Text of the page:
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Career and Education Opportunities for Natural Resource Managers in Pittsburgh, Pennsylvania

Natural resource manager career and educational opportunities abound in Pittsburgh, Pennsylvania. The national trend for natural resource managers sees this job pool growing by about 11.9% over the next eight years. Natural resource managers generally research or study range land management practices to provide sustained production of forage, livestock, and wildlife.

The income of a natural resource manager is about $20 hourly or $42,590 annually on average in Pennsylvania. In the U.S. as a whole, their income is about $28 hourly or $58,720 yearly on average. Natural resource managers earn less than people working in the category of Life Sciences generally in Pennsylvania and less than people in the Life Sciences category nationally. Jobs in this field include: rangeland management specialist, territory manager, and lands resource manager.

There is one school within twenty-five miles of Pittsburgh where you can study to be a natural resource manager, among eighty-three schools of higher education total in the Pittsburgh area. Given that the most common education level for natural resource managers is a Bachelor's degree, you can expect to spend about four years studying to be a natural resource manager if you already have a high school diploma.

CAREER DESCRIPTION: Natural Resource Manager

In general, natural resource managers research or study range land management practices to provide sustained production of forage, livestock, and wildlife.

Natural resource managers study rangeland management practices and research range problems to furnish sustained production of forage and wildlife. They also measure and assess vegetation resources for biological assessment companies, environmental impact statements, and rangeland monitoring programs. Equally important, natural resource managers have to formulate and direct construction and maintenance of range improvements such as fencing, corrals, stock-watering reservoirs and soil-erosion control structures. They are often called upon to maintain soil stability and vegetation for non-grazing uses. They are expected to oversee forage resources through fire or revegetation to maintain a sustainable yield from the land. Finally, natural resource managers design methods for protecting a range from fire and rodent damage and for controlling poisonous plants.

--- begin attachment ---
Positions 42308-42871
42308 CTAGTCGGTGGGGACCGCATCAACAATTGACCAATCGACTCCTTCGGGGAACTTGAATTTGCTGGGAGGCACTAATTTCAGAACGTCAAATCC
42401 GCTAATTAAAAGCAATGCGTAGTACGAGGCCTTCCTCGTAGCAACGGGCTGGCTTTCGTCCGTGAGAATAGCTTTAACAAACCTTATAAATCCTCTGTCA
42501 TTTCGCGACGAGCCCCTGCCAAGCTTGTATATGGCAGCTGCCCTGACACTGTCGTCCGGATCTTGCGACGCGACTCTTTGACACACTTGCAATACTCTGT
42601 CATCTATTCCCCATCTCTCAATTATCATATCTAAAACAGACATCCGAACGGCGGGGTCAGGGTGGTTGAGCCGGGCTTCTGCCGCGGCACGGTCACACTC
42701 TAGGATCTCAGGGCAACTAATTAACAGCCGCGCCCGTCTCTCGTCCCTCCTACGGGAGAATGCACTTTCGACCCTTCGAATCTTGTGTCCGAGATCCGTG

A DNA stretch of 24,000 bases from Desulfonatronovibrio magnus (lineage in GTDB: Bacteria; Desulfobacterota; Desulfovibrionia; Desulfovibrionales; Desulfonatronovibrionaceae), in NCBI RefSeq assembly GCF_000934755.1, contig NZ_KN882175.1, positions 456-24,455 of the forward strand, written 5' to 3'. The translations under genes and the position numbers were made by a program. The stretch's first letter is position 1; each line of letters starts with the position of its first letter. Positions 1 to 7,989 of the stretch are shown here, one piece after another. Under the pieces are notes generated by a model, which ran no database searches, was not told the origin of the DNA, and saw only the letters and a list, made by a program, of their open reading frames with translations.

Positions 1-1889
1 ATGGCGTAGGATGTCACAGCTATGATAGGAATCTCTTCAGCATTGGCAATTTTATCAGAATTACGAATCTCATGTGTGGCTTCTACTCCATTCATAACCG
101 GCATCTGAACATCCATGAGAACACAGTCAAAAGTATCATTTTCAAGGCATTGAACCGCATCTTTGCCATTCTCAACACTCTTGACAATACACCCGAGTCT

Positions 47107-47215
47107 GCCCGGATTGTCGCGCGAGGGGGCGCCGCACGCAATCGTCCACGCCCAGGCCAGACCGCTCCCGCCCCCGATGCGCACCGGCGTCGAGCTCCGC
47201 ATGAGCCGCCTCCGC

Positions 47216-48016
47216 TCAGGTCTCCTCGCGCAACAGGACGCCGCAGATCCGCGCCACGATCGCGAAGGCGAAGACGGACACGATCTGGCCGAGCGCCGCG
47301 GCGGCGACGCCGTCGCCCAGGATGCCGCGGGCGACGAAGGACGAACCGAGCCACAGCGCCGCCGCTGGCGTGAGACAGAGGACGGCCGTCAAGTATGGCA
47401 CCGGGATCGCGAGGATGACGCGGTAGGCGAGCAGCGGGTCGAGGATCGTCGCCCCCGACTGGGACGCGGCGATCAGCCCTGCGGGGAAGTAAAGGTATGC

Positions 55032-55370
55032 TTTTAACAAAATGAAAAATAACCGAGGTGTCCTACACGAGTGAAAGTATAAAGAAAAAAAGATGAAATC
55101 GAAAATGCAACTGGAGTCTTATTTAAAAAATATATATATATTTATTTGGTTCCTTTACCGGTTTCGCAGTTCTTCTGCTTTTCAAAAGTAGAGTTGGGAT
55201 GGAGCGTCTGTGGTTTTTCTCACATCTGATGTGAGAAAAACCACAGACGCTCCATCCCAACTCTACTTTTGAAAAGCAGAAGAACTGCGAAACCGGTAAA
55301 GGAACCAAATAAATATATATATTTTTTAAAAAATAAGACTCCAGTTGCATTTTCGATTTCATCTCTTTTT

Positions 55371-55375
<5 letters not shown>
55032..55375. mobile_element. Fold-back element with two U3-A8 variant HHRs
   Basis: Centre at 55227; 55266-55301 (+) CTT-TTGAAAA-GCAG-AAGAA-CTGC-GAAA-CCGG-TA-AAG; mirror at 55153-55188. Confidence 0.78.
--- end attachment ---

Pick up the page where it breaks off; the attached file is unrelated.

Every day, natural resource managers are expected to be able to articulate ideas and problems. They need to read and understand documents and reports. It is also important that they write clearly and communicate well.

It is important for natural resource managers to design new and improved instruments and techniques for efforts such as range reseeding. Somewhat less frequently, natural resource managers are also expected to design new and improved instruments and techniques for efforts such as range reseeding.

Natural resource managers sometimes are asked to formulate and implement revegetation of disturbed sites. They also have to be able to study grazing patterns to establish the number and kind of livestock that can be most profitably grazed and to establish the best grazing seasons and tailor conservation plans to landowners' goals, such as livestock support or recreation. And finally, they sometimes have to design methods for protecting a range from fire and rodent damage and for controlling poisonous plants.

Like many other jobs, natural resource managers must have exceptional integrity and believe in cooperation and coordination.

Similar jobs with educational opportunities in Pittsburgh include:

  • Biologist. Research or study basic principles of plant and animal life, such as origin, relationship, and functions.
  • Epidemiologist. Investigate and describe the determinants and distribution of disease, disability, and other health outcomes and develop the means for prevention and control.
  • Forester. Manage forested lands for economic, recreational, and conservation purposes. May inventory the type, amount, and location of standing timber, appraise the timber's worth, negotiate the purchase, and draw up contracts for procurement. May determine how to conserve wildlife habitats, creek beds, and soil stability, and how best to comply with environmental regulations. May devise plans for planting and growing new trees, monitor trees for healthy growth, and determine the best time for harvesting. Develop forest management plans for public and privately-owned forested lands.